In a previous case, Judge William H. Pauley III of Federal District Court in Manhattan ruled that bicyclists did not need a permit to ride in groups, said Mr. DiPaola, whose group provides legal support for Critical Mass participants.
I hate to flatter myself and think this is about just the bikers…but I think it is an accurate assessment in what has prompted this behavior and again it is really sad. Civilians are being killed in Lebanon in response to military actions taken by Hezbollah, thus further destabilizing an already unstable Middle East. Bush pulls a Veto of important scientific research that could save thousands of lives in order to protect human life and we are worried about how many people march in the streets in NYC??? Repeat after me…P-O-L-I-C-E S-T-A-T-E.
and about this part from the article…Mr. Browne said the commissionerâ€™s powers were clear. Notably, during the Republican National Convention in 2004, the police spontaneously allowed some protests to go ahead, on sidewalks or in the streets, even without march permits.
ALLOWED PROTESTS TO GO AHEAD???? uhhh, nothing was allowed…every demonstration I went to during the RNC and I went to pretty much all of them was meet with serious resistance from the NYPD…have we all forgotten so soon…the detaining on the sidewalk, the arrests, 48 hours in a garbage dump toxic bus depot, breaking up gatherings with a moped goon squad that ran us over with mopeds, random searches…yes they really allowed us a lot. How nice of them.
Somehow the NYPD keeps forgetting this silly little thing we have called THE CONSTITUTION…that GUARANTEES our rights of FREE ASSEMBLY. WE SHALL HAVE TO REMIND THEM.
Can you imagine asking for APPROVAL from the police department to exercise your constitutional rights????? Excuse me officer 35 of my friends would like to go for a walk…is that ok with you? No? Oh I have to file for a permit? Ok I did that? Oh you took 2 weeks to respond to me and now its too late? Damn, oh well better luck next time? “F that!”
If you believe in Freedom as an American please come to this public hearing, Aug. 23, at 6 p.m. at police headquarters.
There will be a press conference on this new proposed ruling at the Time’s Up Space today at 10:30am, 49 East Houston St.
I feel sick.
Once we have all been embedded with electronic monitoring devises none of this will mater. The police can just arrest through blue tooth when we even think about protesting. Can’t wait.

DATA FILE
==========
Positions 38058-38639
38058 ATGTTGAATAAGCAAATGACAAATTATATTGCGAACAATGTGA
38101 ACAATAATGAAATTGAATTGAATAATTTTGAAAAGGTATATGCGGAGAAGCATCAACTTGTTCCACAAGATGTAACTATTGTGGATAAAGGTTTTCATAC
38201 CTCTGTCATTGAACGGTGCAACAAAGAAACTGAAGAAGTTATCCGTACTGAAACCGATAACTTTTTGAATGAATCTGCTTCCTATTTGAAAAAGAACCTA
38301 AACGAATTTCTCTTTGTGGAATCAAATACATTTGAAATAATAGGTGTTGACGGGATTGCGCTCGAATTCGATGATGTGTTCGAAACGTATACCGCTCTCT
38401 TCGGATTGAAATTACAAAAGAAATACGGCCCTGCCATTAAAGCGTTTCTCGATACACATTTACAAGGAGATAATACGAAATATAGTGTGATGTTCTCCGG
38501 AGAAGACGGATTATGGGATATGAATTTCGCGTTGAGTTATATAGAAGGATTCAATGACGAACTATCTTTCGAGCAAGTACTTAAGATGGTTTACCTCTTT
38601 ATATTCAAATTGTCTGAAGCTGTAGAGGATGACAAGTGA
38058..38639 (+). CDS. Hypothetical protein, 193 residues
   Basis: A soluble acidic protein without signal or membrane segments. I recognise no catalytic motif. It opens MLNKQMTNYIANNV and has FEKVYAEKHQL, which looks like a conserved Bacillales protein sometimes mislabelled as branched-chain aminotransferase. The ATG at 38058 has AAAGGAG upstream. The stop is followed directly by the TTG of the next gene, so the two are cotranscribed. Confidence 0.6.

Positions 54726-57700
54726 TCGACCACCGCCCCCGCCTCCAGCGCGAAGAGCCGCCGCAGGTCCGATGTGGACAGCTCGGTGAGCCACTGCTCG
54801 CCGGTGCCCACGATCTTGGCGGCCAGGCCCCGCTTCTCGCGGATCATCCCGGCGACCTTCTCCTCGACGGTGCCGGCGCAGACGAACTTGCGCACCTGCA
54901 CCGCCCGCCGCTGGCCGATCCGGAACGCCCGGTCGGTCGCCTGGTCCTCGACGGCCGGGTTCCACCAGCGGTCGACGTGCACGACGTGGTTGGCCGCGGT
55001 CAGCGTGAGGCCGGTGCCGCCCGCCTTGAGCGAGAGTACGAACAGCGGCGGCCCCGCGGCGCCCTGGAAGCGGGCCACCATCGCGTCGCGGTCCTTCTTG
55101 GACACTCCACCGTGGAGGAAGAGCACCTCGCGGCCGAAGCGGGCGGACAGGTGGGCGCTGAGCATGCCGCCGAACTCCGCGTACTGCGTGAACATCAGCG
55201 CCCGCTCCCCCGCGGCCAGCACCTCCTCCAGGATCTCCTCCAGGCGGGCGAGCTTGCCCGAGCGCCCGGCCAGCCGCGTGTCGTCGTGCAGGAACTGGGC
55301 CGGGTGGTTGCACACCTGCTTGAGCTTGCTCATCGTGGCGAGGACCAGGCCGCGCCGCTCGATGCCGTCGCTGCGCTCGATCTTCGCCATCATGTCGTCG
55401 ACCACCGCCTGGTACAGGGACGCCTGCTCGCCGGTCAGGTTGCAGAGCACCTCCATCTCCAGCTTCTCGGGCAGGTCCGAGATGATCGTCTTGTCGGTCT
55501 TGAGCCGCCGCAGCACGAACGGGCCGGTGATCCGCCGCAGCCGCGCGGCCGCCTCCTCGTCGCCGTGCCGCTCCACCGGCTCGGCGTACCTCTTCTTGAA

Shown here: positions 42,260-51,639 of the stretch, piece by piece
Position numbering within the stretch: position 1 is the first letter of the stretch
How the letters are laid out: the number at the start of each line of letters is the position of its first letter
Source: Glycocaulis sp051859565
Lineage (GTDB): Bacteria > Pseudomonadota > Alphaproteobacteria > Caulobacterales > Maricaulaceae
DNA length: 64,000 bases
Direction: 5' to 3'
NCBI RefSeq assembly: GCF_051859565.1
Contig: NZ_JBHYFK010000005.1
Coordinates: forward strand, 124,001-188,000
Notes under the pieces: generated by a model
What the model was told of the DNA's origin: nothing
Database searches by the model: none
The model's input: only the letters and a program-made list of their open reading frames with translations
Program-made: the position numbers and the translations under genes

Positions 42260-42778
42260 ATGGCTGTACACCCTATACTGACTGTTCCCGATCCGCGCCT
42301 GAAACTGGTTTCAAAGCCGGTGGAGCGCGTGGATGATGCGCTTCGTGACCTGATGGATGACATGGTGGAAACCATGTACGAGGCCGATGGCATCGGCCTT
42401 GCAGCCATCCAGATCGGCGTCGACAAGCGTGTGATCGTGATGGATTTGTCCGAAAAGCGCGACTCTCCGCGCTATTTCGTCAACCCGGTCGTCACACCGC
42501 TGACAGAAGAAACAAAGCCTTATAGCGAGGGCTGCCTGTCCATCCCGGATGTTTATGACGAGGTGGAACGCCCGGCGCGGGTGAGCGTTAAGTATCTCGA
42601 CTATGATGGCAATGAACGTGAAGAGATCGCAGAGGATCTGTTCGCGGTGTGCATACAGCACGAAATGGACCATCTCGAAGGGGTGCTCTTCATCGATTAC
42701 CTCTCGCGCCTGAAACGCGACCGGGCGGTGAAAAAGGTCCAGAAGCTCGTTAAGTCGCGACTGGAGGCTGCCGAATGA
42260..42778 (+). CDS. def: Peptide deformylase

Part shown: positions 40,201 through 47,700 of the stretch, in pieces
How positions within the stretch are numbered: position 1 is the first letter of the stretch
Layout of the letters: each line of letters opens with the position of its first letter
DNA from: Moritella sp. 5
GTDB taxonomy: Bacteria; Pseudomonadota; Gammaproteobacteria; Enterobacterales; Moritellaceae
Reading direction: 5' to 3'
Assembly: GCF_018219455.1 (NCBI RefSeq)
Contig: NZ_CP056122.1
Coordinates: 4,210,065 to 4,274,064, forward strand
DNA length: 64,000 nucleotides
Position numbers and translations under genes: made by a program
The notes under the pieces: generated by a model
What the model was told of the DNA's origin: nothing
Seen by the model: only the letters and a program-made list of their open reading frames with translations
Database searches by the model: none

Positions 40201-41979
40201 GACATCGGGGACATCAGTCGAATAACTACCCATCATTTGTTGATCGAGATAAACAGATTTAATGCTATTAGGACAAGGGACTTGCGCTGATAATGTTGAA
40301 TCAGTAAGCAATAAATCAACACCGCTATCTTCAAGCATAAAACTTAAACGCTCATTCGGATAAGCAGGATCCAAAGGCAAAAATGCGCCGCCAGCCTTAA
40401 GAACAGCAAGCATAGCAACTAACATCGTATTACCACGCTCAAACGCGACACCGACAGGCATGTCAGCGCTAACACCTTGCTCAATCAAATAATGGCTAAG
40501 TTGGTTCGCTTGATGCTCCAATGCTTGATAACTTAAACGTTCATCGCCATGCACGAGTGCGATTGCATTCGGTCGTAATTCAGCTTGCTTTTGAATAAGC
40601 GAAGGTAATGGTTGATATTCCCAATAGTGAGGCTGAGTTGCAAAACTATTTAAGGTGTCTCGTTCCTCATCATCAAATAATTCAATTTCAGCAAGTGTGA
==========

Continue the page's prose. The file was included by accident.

this is number 5647478 signing off, awaiting reprogramming and permission from the NYPD.
Please leave comments on what you think of this…
Meanwhile I am getting lots of reports of police harassment towards bikers…like this story:
Hi, I read your blog occasionally to keep up on bicycle events in NYC. I recall reading on the blog a few days ago about the cops cracking down in central park and the thing that caught my attention was they were going to use radar guns. Well tonight (7/17/06) on my way home from work I was crossing the Williamsburg Bridge and when I get off the bridge in Brooklyn an unmarked cop car was sitting there. Sure enough a block later he pulls me over. He goes through this whole long thing. The jist of it is he claims I was doing 33mph down the bridge which is rated 30mph. I highly doubt I was going over 20mph. I use to ride with a speedometer and I never broke 30mph. I ride a mountain bike with street tires which are pretty wide but light tread…. Anyways I didn’t think he was going to ticket me for the claimed 3mph over. He randomly asks if I am aware of the laws regarding riding on the sidewalk which I wasn’t doing and he never accused me of doing. He then went on to ask if I had a bell and lights even though it wasn’t dark yet and lights weren’t needed but I showed I had them anyways. They said they had some tool to test the blinking speed of the lights and they were going to test but then decided not to. They mentioned my treads were almost warn out. They also took my ID and recorded info off of it and asked me generic questions like how long had I been riding and how often do I ride. It seems to me they pull over bikers claiming they are speeding even though they have no plans for ticketing for it even if it were true (who is going to ticket for 3mph over?) Then what they want to write you tickets for is lack of bell and lights.
Just wanted to give you a heads up. What interests me is if a lot of people are getting caught in the same situation. Getting accused of doing speeds they could never dream of doing then having their bike inspected. It seems if this is happening to everyone then we could probably file complaints against the city for harrassment. I have never heard of people getting pulled over for speeding and even getting a ticket for it then having their car fully inspected inside and out….